“I’d say not much different than what happened here. But that’d be a fucking lie. Here we were able to save your asses. The Soulless were ready for us. We were attacked by the largest group of Soulless and Thieves I’ve ever seen.” Xander allowed a small, half smile. It was crooked and served to darken his face. “Course, a few days ago we hadn’t seen any Soulless.” He motioned back to the hill where the other Conduits were. “Not much of us left. Some military guys are holed up with other guys that look a lot like your friends here.” He nodded toward Carl and Mills.
“I didn’t realize it was so bad.”
Xander nodded. “None of us did. I mean, what we saw in Harlem and Times Square was bad. But the extent of it. The total devastation…” Xander trailed off, staring at Carl.
“Is it all like this?” Fin motioned around. While there were a large number of buildings standing, many of them had substantial damage. Sections blown out, some half collapsed, others just piles of rubble, like the one Xander and the Conduits had been on. Debris and ruin littered the streets. Cracked concrete, charred vegetation, vehicles in varying states of destruction. And then death. There weren’t always bodies or evidence of human remains, but there was enough. Charred remains, shattered bones, and sometimes just bodies with little evidence of trauma. Closer examination would show ragged holes through vital places: head, heart, or various other parts of the body. It was clear the Soulless didn’t discriminate. Military, police, Conduit, and civilian all blended together. To the Soulless, it seemed that a life was a life, which meant they wanted everyone dead.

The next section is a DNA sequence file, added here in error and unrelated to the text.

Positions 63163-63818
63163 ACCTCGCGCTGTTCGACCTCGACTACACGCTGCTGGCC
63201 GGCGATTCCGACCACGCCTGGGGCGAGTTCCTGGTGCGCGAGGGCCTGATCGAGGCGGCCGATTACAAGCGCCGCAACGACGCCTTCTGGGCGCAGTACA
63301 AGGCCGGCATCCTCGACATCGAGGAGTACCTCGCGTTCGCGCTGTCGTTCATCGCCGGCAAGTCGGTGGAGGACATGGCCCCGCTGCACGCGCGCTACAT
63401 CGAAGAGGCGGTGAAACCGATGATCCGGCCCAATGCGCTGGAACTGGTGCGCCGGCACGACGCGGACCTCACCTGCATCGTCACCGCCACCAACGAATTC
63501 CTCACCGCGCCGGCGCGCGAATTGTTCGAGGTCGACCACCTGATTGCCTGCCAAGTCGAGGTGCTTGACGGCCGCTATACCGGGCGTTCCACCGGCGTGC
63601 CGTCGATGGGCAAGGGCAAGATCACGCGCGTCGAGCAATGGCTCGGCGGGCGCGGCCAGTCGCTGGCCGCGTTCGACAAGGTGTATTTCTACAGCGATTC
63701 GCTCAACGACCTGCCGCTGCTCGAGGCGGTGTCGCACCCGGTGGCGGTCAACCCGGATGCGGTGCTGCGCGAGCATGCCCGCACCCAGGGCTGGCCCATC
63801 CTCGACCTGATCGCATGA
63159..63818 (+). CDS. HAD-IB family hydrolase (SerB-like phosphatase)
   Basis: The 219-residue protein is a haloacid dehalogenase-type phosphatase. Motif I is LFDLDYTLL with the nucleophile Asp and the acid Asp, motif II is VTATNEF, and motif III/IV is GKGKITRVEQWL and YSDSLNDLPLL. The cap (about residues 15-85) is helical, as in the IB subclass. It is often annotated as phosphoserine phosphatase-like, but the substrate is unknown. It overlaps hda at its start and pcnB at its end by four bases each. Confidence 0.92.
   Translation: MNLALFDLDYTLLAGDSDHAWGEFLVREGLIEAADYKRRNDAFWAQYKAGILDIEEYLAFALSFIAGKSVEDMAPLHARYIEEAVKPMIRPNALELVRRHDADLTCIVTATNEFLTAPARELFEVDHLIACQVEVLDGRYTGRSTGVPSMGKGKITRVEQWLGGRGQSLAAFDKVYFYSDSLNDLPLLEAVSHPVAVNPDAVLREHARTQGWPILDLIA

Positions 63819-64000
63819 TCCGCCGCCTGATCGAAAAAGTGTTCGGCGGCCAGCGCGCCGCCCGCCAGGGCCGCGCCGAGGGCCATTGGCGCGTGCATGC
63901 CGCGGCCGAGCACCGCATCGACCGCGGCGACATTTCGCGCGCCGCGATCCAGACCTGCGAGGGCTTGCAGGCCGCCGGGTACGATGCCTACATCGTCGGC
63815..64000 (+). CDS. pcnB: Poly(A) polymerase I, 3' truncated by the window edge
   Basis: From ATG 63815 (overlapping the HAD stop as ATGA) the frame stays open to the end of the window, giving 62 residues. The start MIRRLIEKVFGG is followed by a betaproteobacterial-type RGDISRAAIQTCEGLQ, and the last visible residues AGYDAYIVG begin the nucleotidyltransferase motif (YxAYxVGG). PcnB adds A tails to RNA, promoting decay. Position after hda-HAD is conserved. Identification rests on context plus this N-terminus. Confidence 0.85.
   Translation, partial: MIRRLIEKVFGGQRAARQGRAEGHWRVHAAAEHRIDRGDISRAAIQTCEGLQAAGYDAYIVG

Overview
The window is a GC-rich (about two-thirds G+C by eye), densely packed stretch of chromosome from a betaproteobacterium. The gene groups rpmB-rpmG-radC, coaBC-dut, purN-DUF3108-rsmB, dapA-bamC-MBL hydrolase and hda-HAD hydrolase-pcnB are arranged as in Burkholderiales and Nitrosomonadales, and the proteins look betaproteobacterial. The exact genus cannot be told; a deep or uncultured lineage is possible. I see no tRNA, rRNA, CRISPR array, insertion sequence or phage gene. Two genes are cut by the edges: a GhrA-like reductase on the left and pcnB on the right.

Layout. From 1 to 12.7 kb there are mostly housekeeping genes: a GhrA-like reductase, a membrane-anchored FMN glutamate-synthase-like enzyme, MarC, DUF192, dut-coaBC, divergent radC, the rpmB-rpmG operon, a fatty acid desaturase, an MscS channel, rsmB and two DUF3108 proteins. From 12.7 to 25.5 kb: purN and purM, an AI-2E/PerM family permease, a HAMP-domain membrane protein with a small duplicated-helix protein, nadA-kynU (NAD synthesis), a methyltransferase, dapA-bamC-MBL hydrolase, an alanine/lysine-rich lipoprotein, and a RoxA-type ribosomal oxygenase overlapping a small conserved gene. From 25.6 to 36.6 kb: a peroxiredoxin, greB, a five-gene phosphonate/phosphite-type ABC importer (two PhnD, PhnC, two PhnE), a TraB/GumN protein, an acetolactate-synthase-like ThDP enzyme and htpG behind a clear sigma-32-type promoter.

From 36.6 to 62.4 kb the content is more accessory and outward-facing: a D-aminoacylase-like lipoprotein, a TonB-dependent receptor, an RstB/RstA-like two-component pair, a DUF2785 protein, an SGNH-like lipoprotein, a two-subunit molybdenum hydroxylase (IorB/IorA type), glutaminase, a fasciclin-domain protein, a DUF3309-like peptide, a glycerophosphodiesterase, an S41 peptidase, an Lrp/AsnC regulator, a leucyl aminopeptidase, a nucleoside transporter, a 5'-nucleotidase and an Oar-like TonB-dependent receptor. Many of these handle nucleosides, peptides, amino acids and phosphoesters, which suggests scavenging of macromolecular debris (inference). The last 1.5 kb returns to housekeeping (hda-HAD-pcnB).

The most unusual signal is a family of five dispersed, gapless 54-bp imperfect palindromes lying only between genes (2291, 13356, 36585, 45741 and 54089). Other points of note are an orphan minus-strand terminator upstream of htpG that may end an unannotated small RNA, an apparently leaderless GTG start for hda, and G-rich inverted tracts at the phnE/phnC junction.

“It was like this last time.” Carl’s voice was strained and rough. His face and expression matched. Pale and tight lipped, the corners of his eye pinched. “Only the creation and deployment of the Damp Fields stopped them.” Carl tried to get up, but Grace’s hand on his injured shoulder kept him from doing anymore than sitting up.
“You still need more healing. I’ve done what I can, but there’s still a lot of trauma from that wound.” Grace’s eyebrows were pinched together, a sheen of sweat covering her brow. She kept her hand on Carl’s shoulder.
“Believe it or not, I’ve had worse. And it’s not likely better healing’s gonna be available anytime soon.” Carl gently moved Grace’s hand away, trying and failing to hide the grimace of pain. “Save your strength.”
Grace hesitated, biting her bottom lip.
“Really, Grace. I’ll be fine.”
Grace looked like she wasn’t going to listen, but she nodded. She stoop up and walked over to Mills, where he was sitting on the ground, Callie in his lap, and a cigarette half-forgotten in his mouth. Grace knelt down in front them and scratched Callie’s snout. “How’s she doing?”
Mills roughed Callie’s scruff. “She’s good. One of the Thieves was able to penetrate the armor spell, but the wound looks pretty superficial. Already stopped bleeding, so I’ll think we’ll be good.”
“Want me to take a look anyway?”
Mills shrugged and pulled the cigarette from his mouth with a puff of smoke. “If you wanna try, sure. Will it bother her like it did Carl?”